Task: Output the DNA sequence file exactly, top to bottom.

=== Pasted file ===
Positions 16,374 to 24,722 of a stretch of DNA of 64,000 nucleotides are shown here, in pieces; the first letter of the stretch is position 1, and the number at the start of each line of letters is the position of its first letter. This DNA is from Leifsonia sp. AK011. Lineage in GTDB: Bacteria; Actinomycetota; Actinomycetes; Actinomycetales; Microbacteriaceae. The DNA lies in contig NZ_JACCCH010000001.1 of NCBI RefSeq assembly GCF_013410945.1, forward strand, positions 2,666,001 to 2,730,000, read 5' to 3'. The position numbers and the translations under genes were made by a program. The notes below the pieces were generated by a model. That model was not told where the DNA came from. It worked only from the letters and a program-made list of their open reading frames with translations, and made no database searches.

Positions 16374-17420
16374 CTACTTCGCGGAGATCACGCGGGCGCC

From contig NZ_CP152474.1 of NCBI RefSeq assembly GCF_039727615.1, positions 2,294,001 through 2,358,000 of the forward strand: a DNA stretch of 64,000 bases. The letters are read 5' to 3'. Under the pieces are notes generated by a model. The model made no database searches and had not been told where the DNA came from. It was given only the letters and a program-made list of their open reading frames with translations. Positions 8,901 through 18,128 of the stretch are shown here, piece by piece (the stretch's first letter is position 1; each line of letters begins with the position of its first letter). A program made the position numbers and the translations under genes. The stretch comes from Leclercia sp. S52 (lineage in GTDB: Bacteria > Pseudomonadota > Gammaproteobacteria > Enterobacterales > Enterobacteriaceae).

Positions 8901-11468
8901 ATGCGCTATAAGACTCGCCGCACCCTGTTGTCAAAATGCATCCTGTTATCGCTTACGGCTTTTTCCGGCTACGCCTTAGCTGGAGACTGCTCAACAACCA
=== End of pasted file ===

Positions 16,374 to 24,722 of a stretch of DNA of 64,000 nucleotides are shown here, in pieces; the first letter of the stretch is position 1, and the number at the start of each line of letters is the position of its first letter. This DNA is from Leifsonia sp. AK011. Lineage in GTDB: Bacteria; Actinomycetota; Actinomycetes; Actinomycetales; Microbacteriaceae. The DNA lies in contig NZ_JACCCH010000001.1 of NCBI RefSeq assembly GCF_013410945.1, forward strand, positions 2,666,001 to 2,730,000, read 5' to 3'. The position numbers and the translations under genes were made by a program. The notes below the pieces were generated by a model. That model was not told where the DNA came from. It worked only from the letters and a program-made list of their open reading frames with translations, and made no database searches.

Positions 16374-17420
16374 CTACTTCGCGGAGATCACGCGGGCGCC

From contig NZ_CP152474.1 of NCBI RefSeq assembly GCF_039727615.1, positions 2,294,001 through 2,358,000 of the forward strand: a DNA stretch of 64,000 bases. The letters are read 5' to 3'. Under the pieces are notes generated by a model. The model made no database searches and had not been told where the DNA came from. It was given only the letters and a program-made list of their open reading frames with translations. Positions 8,901 through 18,128 of the stretch are shown here, piece by piece (the stretch's first letter is position 1; each line of letters begins with the position of its first letter). A program made the position numbers and the translations under genes. The stretch comes from Leclercia sp. S52 (lineage in GTDB: Bacteria > Pseudomonadota > Gammaproteobacteria > Enterobacterales > Enterobacteriaceae).

Positions 8901-11468
8901 ATGCGCTATAAGACTCGCCGCACCCTGTTGTCAAAATGCATCCTGTTATCGCTTACGGCTTTTTCCGGCTACGCCTTAGCTGGAGACTGCTCAACAACCA